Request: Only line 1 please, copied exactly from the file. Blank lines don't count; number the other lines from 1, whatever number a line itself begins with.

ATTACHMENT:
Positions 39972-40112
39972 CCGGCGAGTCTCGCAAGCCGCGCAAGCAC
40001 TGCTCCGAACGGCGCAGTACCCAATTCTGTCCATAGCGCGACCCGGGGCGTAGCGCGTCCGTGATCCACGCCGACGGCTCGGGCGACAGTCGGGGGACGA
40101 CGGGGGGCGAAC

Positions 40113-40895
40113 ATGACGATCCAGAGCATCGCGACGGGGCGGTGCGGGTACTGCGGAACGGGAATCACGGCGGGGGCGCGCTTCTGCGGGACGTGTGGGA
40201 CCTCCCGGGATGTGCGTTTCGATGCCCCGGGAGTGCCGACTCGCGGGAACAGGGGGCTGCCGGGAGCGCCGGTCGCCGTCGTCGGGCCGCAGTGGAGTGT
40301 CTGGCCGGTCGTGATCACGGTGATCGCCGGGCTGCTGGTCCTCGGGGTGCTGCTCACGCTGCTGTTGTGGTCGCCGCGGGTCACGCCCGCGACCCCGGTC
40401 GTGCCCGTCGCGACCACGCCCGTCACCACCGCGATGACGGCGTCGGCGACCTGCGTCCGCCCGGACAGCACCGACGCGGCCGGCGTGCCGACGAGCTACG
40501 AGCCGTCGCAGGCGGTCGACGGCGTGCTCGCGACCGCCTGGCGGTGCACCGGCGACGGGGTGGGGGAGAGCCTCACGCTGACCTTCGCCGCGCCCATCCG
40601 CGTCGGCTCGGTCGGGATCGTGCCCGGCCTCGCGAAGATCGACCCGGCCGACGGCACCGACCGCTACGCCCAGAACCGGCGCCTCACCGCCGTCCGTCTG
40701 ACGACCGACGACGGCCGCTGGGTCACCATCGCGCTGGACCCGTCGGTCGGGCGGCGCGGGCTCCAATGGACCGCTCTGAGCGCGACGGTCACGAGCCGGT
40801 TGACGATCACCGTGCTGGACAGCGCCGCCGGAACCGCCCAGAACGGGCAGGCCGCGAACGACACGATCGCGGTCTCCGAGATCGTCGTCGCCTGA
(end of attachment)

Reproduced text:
Positions 39972-40112